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Few Limited Releases Show Promise

September 14th, 2007

Dozen films on this week's list, but only Eastern Promises has a clear shot at mainstream success. A couple others might do well on the art house circuit, while most won't find an audience till the home market, if that.

Across the Universe - Reviews
Given the intrigue behind-the-scenes, I'm amazed this film isn't a complete train wreck. The film is a musical based on the songs of the Beatles, but the first cut of the film was described as unwatchable by some. The new cut is a step above, but it still a mess and it feels like a weak story with some great songs crammed in without rhyme or reason. It might find a cult audience, but I don't think it will before the home market. Across the Universe opens tonight in nearly two dozen theaters before expanding next weekend to roughly 400 theaters.

Angels in the Dust - No Reviews
A documentary about the Bothshabelo Orphanage set up in South Africa to help children suffering from AIDS, sexual abuse and other tragedies. However, while it deals with a very depressing topic, it is meant to be uplifting and show how much hope one can bring into the lives of others. Angels in the Dust opens tonight at the City Cinemas Cinema Village East in New York City.

December Boys - Reviews
I appreciate Daniel Radcliffe's attempt to get away from Harry Potter, but he's going to need to choose better roles than this. That's not to say the movie is terrible, but just average isn't good enough to survive limited release, and if it can't do that, it won't go very far in trying to show moviegoers his range. December Boys opens tonight in four theaters, two in New York City and two in the Los Angeles area.

Eastern Promises - Reviews
If I was to pick just one film from this week's list that has what it takes to expand wide, it would be this film. This film is also the one with the best chance at Oscar glory as well. The film reunites David Cronenberg and Viggo Mortensen who made 2005's A History of Violence. Same director, same star, same violent themes, nearly identical reviews. The biggest threat to this film is unfair comparisons and perhaps burnout. However, I don't think that's too likely. Eastern Promises opens tonight in more than a dozen theaters before expanding into more than 1000 theaters next weekend.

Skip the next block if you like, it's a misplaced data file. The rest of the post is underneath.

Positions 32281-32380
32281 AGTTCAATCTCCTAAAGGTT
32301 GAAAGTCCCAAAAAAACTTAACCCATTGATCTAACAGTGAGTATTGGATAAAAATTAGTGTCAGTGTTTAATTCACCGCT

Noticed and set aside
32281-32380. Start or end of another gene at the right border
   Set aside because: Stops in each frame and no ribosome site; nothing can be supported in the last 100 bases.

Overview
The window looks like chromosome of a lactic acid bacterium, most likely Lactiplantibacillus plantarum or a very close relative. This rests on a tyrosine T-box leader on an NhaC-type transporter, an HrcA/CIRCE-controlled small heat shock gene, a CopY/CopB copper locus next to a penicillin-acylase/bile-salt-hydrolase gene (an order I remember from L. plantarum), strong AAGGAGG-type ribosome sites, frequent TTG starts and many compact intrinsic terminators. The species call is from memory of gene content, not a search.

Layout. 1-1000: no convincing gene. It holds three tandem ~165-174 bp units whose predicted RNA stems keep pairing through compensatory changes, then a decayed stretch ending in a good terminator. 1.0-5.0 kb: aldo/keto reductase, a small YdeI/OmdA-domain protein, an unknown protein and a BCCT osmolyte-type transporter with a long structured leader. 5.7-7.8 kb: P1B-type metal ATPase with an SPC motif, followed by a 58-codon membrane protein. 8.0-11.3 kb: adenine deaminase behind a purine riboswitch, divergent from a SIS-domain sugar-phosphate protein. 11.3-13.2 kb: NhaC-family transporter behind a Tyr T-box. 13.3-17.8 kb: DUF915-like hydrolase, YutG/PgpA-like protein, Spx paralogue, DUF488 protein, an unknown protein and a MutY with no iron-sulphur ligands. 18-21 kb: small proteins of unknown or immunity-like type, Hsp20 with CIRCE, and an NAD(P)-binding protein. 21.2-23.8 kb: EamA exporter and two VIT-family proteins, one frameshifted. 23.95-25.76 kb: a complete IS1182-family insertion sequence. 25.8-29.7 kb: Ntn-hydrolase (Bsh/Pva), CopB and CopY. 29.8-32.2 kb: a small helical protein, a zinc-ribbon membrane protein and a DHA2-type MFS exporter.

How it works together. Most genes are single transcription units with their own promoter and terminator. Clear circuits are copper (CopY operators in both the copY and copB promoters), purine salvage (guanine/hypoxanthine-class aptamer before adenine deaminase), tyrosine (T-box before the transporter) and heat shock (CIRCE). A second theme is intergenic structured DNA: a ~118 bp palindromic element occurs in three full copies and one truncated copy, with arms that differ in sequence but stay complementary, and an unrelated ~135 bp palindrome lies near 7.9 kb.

Forever - Reviews
A documentary about the cemetery where Jim Morrison is buried. (Okay, he's not the only artist who's buried there, but he's the one that will connect most with audiences here.) The film deals with several visitors of the graveyard and its effects on them. Obviously the film has very little mainstream appeal, but art house connoisseurs should be pleased. Forever opened on Wednesday at the Film Forum in New York City.

Great World of Sound - Reviews
A film about two men who work in the music industry signing up unknown talent, (if that's the right word). These stars in the making have to pay $3000 to make an album, which leads the men to think they might be con-men, or maybe they've been conned. One of the few of the smaller films on this week's list that has some mainstream appeal, it will still have a uphill road to travel. Great World of Sound opens tonight at the Angelika Film Center and the Lincoln Plaza, both in New York City.

In the Valley of Elah - Reviews